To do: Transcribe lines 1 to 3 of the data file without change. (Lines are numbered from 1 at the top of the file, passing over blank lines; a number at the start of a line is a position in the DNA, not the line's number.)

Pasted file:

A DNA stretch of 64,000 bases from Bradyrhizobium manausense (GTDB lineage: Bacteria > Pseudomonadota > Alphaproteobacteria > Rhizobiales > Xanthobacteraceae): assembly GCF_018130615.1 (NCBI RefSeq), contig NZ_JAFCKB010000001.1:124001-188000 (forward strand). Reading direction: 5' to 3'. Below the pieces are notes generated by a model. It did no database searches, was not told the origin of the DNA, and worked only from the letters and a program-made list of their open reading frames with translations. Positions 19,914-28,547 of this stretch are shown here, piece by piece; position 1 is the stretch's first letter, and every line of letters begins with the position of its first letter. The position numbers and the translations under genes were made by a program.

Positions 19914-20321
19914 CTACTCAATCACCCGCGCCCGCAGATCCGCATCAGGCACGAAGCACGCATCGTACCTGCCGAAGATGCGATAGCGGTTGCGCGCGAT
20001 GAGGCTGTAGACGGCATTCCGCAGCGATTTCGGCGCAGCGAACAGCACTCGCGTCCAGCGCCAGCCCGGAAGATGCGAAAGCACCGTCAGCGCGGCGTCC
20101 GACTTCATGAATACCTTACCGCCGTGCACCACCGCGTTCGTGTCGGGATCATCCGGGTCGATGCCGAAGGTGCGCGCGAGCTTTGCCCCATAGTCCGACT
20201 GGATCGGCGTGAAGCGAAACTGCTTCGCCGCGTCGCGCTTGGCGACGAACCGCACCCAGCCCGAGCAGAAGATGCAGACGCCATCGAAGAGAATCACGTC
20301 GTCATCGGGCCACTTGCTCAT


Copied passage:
A DNA stretch of 64,000 bases from Bradyrhizobium manausense (GTDB lineage: Bacteria > Pseudomonadota > Alphaproteobacteria > Rhizobiales > Xanthobacteraceae): assembly GCF_018130615.1 (NCBI RefSeq), contig NZ_JAFCKB010000001.1:124001-188000 (forward strand). Reading direction: 5' to 3'. Below the pieces are notes generated by a model. It did no database searches, was not told the origin of the DNA, and worked only from the letters and a program-made list of their open reading frames with translations. Positions 19,914-28,547 of this stretch are shown here, piece by piece; position 1 is the stretch's first letter, and every line of letters begins with the position of its first letter. The position numbers and the translations under genes were made by a program.

Positions 19914-20321
19914 CTACTCAATCACCCGCGCCCGCAGATCCGCATCAGGCACGAAGCACGCATCGTACCTGCCGAAGATGCGATAGCGGTTGCGCGCGAT